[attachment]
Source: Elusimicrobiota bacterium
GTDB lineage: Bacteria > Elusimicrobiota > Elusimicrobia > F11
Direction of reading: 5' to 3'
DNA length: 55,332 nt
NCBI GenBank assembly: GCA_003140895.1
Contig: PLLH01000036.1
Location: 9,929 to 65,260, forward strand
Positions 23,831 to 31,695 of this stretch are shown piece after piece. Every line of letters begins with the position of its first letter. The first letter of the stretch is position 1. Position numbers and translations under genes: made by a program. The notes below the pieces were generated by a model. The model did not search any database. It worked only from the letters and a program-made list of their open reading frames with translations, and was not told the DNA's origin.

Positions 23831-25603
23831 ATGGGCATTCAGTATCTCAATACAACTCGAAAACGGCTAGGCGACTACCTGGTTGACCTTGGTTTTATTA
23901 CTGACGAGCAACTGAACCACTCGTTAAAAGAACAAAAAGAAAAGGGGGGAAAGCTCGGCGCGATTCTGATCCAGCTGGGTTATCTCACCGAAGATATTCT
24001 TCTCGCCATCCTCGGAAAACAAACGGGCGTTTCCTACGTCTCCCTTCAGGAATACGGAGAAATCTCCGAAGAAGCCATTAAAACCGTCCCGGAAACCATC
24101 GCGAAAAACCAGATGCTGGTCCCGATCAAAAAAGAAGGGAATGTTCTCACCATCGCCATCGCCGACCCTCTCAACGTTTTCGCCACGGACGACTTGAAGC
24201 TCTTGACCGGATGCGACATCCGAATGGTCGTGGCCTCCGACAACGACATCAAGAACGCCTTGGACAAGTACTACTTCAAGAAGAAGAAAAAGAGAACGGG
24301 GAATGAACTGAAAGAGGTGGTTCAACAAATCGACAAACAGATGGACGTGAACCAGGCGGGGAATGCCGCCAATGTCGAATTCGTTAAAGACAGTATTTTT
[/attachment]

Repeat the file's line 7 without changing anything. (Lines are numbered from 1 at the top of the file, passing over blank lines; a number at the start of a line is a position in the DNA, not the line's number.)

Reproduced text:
Location: 9,929 to 65,260, forward strand